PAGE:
Even with the Capacity Market in play, the pricing of scarcity into wholesale prices has been a focus of the regulator, particularly as a means of encouraging parties to ensure they are in balance with the system. While I was at Ofgem we conducted a joint study with the former Department of Energy and Climate Change to determine the ‘correct’ level of VoLL. Unsurprisingly the answer was: ‘it depends’ with a range of values depending on the customer type, time of day, method of collection, how you asked the question etc.
A weighting of domestic and customers winter peak VoLLs resulted in a figure of £17,000/MWh, which was deemed to be the ‘true VoLL’. It was also deemed a “bit scary”, so an “administrative” VoLL of £6,000/MWh was chosen. It was higher than the VoLLs of most industrial and commercial customers surveyed (so as not to discourage Demand Side Response) and also higher than price caps in neighboring countries (so as to encourage interconnector flows when we needed them most).
How do we price in VoLL?
As part of its review of imbalance prices, Ofgem concluded in 2014 that not reflecting demand control actions in the imbalance price had been perversely dampening prices when the system was under stress. This – along with other factors such as inefficient reflection of reserve costs, and unnecessary averaging in the price calculation – was leading to a weak imbalance price, and therefore weak incentives to invest in flexible capacity. And this was part of the reason why there was a missing money problem that eventually needed to be solved by the Capacity Market.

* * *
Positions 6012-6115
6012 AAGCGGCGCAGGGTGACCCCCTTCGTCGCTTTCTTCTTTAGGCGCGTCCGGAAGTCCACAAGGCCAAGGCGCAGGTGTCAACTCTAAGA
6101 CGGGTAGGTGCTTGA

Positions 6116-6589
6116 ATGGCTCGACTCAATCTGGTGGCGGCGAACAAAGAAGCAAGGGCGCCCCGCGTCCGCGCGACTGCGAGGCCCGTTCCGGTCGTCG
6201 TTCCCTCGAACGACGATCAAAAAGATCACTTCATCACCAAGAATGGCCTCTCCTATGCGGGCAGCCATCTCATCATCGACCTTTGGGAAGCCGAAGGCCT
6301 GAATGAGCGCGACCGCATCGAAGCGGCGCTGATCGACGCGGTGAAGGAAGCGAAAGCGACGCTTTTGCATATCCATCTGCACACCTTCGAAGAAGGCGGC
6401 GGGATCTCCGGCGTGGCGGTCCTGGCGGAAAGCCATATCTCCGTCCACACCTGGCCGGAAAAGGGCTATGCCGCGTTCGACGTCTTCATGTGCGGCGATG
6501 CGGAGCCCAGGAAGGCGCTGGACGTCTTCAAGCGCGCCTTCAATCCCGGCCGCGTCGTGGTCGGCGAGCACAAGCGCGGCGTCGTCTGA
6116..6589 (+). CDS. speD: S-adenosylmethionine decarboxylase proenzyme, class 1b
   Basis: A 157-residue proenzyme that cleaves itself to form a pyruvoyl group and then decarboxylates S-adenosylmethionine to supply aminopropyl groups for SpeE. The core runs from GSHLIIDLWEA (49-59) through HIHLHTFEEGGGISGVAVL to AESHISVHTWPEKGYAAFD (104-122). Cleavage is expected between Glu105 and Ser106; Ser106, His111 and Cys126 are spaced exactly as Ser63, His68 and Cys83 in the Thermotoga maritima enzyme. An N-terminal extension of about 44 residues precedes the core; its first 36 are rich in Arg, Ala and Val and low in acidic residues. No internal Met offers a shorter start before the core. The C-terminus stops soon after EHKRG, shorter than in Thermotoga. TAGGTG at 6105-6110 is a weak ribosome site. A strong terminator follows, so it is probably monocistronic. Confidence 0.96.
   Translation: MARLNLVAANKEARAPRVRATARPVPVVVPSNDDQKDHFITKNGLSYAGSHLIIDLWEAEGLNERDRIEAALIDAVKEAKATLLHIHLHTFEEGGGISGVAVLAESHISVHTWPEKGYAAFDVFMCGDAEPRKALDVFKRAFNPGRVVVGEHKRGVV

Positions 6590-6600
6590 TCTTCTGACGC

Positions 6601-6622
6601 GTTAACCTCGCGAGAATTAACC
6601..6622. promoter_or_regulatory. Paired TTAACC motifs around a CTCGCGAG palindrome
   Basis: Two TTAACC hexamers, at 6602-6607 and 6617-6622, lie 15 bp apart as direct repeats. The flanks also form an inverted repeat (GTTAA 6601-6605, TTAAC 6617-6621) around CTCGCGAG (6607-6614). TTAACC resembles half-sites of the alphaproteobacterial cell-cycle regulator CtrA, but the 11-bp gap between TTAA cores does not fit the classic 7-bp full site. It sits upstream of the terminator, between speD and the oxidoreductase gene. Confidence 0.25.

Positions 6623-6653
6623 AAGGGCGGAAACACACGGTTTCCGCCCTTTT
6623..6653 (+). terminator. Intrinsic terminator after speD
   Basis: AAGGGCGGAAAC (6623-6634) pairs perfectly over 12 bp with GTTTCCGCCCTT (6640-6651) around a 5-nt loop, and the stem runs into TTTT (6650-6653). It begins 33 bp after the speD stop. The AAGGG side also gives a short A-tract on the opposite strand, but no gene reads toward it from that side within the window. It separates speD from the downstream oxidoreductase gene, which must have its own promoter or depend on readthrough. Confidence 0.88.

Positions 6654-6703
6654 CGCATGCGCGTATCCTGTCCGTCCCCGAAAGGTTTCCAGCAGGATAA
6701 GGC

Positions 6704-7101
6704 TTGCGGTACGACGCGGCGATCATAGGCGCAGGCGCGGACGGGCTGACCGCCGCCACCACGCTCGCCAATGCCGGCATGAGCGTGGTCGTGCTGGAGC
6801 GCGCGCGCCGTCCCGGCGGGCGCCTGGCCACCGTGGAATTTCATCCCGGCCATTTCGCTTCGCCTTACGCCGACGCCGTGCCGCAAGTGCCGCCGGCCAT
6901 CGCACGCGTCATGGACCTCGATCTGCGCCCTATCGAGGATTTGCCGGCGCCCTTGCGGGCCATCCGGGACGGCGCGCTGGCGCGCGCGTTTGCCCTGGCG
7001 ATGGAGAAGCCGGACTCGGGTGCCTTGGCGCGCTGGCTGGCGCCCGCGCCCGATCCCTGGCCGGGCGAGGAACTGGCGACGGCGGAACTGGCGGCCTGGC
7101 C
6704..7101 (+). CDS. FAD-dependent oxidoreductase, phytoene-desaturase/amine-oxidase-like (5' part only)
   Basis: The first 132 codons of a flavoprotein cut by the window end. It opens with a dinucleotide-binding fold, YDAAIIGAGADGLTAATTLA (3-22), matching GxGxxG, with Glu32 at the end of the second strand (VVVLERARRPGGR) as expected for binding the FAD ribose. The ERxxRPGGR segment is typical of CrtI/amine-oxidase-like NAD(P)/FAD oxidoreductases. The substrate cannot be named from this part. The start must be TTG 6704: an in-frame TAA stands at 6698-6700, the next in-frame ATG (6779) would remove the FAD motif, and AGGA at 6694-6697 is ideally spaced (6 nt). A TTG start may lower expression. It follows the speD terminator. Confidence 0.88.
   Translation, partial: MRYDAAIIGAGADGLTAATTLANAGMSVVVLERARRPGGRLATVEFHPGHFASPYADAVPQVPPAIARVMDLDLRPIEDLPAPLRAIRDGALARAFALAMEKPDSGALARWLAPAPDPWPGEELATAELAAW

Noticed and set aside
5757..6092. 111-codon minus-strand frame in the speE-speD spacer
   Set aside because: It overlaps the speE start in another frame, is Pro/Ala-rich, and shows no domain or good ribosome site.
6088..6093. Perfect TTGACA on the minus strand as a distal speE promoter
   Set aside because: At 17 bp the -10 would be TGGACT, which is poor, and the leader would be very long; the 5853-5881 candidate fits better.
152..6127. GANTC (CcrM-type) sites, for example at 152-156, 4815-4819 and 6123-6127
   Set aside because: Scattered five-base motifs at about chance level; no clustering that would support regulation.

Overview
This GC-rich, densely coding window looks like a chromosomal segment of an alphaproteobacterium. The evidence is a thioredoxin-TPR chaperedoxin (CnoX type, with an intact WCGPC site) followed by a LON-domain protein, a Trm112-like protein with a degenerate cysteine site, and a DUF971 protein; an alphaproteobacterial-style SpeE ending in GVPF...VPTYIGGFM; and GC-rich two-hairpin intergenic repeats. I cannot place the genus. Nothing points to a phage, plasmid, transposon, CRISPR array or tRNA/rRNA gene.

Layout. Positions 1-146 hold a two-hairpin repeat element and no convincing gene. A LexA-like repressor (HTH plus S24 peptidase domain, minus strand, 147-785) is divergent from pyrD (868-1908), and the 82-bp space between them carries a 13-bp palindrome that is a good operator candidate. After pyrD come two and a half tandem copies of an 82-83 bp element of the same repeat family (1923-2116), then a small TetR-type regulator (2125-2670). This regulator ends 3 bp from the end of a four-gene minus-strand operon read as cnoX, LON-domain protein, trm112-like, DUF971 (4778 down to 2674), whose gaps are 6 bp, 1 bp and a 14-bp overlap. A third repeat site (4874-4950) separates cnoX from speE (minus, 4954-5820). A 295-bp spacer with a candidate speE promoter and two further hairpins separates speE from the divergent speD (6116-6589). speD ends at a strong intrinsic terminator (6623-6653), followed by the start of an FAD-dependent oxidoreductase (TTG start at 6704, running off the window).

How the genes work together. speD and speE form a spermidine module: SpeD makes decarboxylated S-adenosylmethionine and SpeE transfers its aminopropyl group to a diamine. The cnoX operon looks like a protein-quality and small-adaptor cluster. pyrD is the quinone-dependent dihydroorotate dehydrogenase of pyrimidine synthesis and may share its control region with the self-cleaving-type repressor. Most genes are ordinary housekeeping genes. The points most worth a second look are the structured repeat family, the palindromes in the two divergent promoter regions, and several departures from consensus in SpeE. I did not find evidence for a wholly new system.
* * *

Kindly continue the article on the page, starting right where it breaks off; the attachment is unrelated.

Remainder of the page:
And so, its changes to make imbalance prices ‘more marginal’ were introduced on 5 November 2015 (remember, remember) through the Balancing & Settlement Code (BSC) modification P305, and with it, pricing of demand control actions at administrative VoLL of £6,000/MWh (introduced in two phases starting at £3,000/MWh). In theory, this change should have seen the imbalance price rise to £6,000/MWh whenever a demand control action is needed to balance the system.
So why wasn’t the price VoLL?